I: Well, it depends on the music. For example, for Bora bora 2000, it’s tropical dance music so, put it on and dance, you know. Don’t wear headphones just put on loud speakers and dance. But for other stuff like meditative stuff like Angelic Music or Timeless Sound, you can have it on any reasonably balanced headphones, speakers, or headphones. You might want to lie down or sit in a meditation position and just, space out. It’s very unique, depending on the piece.

SW: This maybe a strange question.

I: Good, I love strange questions. Go for it.

SW: I always like to have the outside sounds leaking into the studio ambience. Like the rain, storm sounds, my garden the birds, they seem to create some merging layer that makes everything more at place and less sterile.

Like a green noise that glues everything together. I think it helps in a strange way even if it’s not in the recording itself. Do you have anything similar?

I: No...I have my headphones on and when I use microphones. You know, for example if I’m recording a flute. A tiny mic is right next to the mouthpiece so there’s not going to be any outside sounds anyway. And I try not to have leaks of outside sounds. If I want outside nature sounds I will intentionally put them in.

For example on my new album, I have a piece called Warm Tropical Rain. Yeah. And I record a lot of rain. And I record a lot of people splashing their feet in the rain. And I did that intentionally. So when I want nature sounds in there, I’ll put them in. But if I don’t want them in, then I don’t want any leakage. BUT...Both approaches; your approach and my approach, are perfectly valid approaches. Both of them are perfectly fine ways of working.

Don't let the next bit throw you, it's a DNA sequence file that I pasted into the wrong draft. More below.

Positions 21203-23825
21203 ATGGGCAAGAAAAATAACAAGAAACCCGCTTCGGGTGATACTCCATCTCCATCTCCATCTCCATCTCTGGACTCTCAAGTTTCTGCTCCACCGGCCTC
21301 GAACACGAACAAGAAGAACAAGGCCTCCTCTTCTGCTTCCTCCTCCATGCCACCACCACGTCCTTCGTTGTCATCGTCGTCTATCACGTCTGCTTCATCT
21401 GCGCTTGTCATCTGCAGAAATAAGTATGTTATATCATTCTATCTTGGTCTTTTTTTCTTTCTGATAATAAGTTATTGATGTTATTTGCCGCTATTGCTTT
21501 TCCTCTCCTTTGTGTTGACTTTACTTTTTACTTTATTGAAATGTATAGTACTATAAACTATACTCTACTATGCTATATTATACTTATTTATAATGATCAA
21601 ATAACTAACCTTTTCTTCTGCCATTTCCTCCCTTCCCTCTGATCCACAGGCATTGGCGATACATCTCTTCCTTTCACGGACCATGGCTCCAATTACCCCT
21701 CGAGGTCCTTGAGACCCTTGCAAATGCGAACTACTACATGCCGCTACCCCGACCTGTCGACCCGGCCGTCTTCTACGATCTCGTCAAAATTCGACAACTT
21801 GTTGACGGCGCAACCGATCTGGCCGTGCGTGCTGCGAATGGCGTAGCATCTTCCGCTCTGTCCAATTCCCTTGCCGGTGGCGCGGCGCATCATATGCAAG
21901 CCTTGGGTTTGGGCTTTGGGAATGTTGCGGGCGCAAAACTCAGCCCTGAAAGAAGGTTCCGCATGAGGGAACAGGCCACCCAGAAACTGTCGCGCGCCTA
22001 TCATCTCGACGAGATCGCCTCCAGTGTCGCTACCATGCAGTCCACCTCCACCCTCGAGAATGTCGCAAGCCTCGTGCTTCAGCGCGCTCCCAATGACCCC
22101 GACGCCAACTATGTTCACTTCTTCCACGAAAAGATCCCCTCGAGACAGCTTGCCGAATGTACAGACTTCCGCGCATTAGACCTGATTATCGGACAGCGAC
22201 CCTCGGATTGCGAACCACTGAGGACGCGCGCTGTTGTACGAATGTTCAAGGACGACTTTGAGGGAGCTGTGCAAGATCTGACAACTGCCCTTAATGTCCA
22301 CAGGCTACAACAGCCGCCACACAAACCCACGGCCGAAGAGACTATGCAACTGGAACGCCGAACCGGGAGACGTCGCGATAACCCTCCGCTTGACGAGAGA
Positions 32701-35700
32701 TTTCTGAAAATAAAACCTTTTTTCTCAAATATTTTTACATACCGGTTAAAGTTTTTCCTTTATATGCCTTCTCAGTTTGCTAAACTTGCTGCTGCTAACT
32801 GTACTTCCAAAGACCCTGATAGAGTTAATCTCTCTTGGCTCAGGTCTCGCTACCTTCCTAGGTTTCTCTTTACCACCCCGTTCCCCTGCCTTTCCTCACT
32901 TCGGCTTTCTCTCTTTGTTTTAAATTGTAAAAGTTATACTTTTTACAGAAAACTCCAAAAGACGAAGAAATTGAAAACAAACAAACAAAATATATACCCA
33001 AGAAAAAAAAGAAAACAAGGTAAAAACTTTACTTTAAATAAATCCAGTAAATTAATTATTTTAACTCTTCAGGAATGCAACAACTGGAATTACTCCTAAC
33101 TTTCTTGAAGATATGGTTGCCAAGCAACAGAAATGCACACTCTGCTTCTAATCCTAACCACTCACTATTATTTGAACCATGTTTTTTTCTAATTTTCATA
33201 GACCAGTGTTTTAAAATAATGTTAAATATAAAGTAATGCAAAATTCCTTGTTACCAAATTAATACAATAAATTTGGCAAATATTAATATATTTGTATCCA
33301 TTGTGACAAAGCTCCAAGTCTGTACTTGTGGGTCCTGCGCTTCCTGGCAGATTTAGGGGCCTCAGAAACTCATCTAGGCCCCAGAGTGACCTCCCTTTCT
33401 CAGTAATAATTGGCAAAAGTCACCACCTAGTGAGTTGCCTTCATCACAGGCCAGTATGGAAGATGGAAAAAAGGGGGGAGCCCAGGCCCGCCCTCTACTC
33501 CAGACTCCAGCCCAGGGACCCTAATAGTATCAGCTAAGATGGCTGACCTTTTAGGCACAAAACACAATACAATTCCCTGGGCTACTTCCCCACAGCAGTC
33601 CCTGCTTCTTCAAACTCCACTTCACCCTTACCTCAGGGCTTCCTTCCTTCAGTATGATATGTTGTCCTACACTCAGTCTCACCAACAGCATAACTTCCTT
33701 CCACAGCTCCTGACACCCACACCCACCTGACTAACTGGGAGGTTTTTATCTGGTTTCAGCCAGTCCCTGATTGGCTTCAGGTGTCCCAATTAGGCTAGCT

SW: I want to talk about VISTA, your higher dimensional being that transmits information to you. How do you receive a new piece of music in your mind from vista. Do you open up for it in a special way or can it come at any moment of the day? Does it happen automatically? Is it always there?

I: It usually happens in the evening when I’m focusing on music. And it doesn’t happen very often. Usually the way it happens is: I’ll get an idea to compose something. I’ll start working on it, before long I have a vision of the whole piece in my mind. And they honour my free will. Vista honors my free will, so he never forces me to do anything. But he tries to seduce me to do it. He tries to get me to fall in love with a piece of music so much that I say, “Ok, I commit to manifesting this piece of music, I commit to making it a reality.” And then if I commit to it, it will happen no matter what happens in my life.

I will create it.

SW: So, a large part of it is yourself that makes the music?